By the Foot

Use this step-wise approach to prevent and care for blisters.

How many miles do you march in a parade? The answer might surprise you! Besides the length of the parade route itself, add in walking to and from the venue. The Rose Parade is close to a half marathon. With all that marching comes the inevitable blister, which arises from friction between toes, soles and heels rubbing on socks and shoes with vigorous activity.

Here’s how to cross the finish line with happy feet.

Block Perspiration

Sweat creates swelling of the upper skin layers, so antiperspirant powders or sprays may help cut down on blisters. Look for the ingredient aluminum chlorhydrate or aluminum chloride. Rub a dime-sized patch on the sole of your foot every night for a week to test for allergic reaction.

Start three to five nights before the long march, applying to dry, clean feet. The antiperspirant gradually plugs the sweat pores with each use. If using powder, sprinkle between toes, then inside socks and shoes.


Lubrication prevents friction, so use petroleum jelly or nonpetroleum lubricants before marching. If a hot spot develops, lube it up!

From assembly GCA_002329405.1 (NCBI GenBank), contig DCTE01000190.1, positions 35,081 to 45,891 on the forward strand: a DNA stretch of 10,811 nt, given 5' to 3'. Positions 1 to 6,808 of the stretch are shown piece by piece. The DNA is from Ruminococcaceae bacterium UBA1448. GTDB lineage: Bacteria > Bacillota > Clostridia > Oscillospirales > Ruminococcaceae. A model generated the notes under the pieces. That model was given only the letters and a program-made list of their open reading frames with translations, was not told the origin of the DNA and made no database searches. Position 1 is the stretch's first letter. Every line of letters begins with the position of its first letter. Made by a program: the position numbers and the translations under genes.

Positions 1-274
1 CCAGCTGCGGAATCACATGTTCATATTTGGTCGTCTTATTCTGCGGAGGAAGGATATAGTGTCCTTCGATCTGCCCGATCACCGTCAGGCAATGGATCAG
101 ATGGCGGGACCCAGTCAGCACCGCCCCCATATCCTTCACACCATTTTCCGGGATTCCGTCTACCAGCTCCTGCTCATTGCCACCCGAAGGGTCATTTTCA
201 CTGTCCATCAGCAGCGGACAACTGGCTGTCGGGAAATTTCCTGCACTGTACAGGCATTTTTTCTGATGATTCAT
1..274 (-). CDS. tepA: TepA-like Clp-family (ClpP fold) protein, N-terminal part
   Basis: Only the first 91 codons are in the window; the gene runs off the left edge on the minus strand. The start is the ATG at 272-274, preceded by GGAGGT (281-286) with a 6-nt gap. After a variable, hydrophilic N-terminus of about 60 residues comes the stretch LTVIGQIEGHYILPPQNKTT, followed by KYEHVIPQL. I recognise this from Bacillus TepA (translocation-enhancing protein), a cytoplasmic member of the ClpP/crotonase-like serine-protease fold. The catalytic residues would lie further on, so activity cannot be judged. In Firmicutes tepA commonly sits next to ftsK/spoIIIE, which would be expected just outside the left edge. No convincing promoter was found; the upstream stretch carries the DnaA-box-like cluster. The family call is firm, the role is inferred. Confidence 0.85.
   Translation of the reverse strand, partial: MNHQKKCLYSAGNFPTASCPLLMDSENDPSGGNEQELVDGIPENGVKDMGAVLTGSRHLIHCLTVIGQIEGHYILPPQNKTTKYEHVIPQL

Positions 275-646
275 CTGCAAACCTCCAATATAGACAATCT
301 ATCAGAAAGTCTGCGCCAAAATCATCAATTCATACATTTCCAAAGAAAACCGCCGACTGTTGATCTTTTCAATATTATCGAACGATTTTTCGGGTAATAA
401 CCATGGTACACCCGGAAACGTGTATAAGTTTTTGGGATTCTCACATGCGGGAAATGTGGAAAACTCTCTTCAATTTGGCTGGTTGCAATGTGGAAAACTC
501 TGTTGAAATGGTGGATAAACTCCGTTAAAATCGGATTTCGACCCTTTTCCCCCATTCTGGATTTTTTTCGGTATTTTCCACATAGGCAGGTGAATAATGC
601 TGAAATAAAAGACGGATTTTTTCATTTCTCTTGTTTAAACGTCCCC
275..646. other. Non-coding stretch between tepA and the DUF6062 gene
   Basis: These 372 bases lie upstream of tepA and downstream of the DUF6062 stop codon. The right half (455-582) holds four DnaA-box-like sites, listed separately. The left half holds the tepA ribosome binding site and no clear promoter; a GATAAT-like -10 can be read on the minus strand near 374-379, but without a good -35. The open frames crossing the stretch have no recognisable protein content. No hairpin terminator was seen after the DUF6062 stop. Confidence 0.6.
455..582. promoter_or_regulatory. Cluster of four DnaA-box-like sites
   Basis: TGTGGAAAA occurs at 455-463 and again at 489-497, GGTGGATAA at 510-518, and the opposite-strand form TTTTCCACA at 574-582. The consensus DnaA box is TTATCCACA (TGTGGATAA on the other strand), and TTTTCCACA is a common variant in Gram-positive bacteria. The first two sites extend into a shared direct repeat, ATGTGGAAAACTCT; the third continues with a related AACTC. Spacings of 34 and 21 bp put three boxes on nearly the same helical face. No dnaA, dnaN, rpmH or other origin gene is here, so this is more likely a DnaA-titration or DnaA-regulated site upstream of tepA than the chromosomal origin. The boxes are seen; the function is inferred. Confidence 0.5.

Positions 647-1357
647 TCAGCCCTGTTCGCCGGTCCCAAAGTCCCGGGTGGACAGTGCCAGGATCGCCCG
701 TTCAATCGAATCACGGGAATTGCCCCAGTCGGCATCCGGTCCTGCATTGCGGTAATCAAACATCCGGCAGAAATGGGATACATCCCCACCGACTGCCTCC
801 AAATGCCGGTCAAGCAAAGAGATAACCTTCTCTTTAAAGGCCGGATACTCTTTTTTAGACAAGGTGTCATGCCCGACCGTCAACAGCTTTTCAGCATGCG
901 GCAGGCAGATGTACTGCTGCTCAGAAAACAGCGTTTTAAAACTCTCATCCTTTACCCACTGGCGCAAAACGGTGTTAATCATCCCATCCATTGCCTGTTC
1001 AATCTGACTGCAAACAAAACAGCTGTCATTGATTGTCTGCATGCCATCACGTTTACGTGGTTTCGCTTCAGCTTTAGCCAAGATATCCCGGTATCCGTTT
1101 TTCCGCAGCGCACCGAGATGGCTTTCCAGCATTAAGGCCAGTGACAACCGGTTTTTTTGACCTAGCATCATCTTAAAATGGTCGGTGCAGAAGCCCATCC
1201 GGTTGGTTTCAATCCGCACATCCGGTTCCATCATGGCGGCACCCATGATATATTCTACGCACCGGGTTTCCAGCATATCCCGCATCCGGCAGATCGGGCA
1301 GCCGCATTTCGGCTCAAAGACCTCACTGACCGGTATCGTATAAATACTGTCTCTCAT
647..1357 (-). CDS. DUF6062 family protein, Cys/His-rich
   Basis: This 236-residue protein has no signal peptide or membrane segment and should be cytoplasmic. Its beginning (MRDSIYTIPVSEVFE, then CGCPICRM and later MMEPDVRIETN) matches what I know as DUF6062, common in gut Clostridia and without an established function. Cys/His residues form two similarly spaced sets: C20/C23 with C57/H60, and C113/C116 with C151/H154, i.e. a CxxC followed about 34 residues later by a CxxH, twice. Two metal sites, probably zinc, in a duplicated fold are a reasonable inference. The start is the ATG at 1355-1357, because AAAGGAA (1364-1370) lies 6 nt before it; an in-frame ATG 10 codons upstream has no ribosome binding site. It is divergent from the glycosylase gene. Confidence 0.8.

Choose the Right Socks

Cotton socks retain sweat. Moisturewicking material is best with polypropylene, acrylic or polyester socks. A thin “liner sock” combined with a heavier polyester sock is great for cold weather and long marches. If seams stick up across the toe, wear the sock inside out, so the seam doesn’t rub. After a vigorous practice, let your feet air out and change to a fresh pair of socks before the performance. This is also a good time to quickly check your feet. If you have any red sore spots—the first sign of a blister—take care of them right away.

Break in Shoes

Never march in new shoes. Try on shoes with socks and any inserts— such as insoles or orthotics—that you will wear while marching.

Break in shoes gradually. Check them for abnormal wear, especially for seams coming apart or holes inside seams, tongues and backs of heels. Worn areas can rub against feet and make blisters.

Be Prepared

Assemble a medical kit with alcohol wipes, petroleum jelly, blister bandages and fresh socks. For sore spots, lubricate with petroleum jelly. Apply protective bandage or blister dressings. Seek medical attention right away if there is increasing pain, pus in the blister or red streaks coming out of blister and spreading onto your foot as these may be signs of infection or deeper injury.

Take care of your feet, and they will take you far. Happy marching!

About the Author

Susan Boiko, M.D., is a dermatologist with Kaiser Permanente specializing in skin problems of children and teenagers. She is also a former Girl Scout Fife and Drum Corps member in Bellerose, N.Y., and a past music boosters president at San Marcos (Calif.) High School. She is the mother of three musicians: Becky at Arizona State University; Laura, drum major and band president at San Marcos High School; and twin sister, Shayna, marching mellophone section leader and budding composer. All three play French horn.

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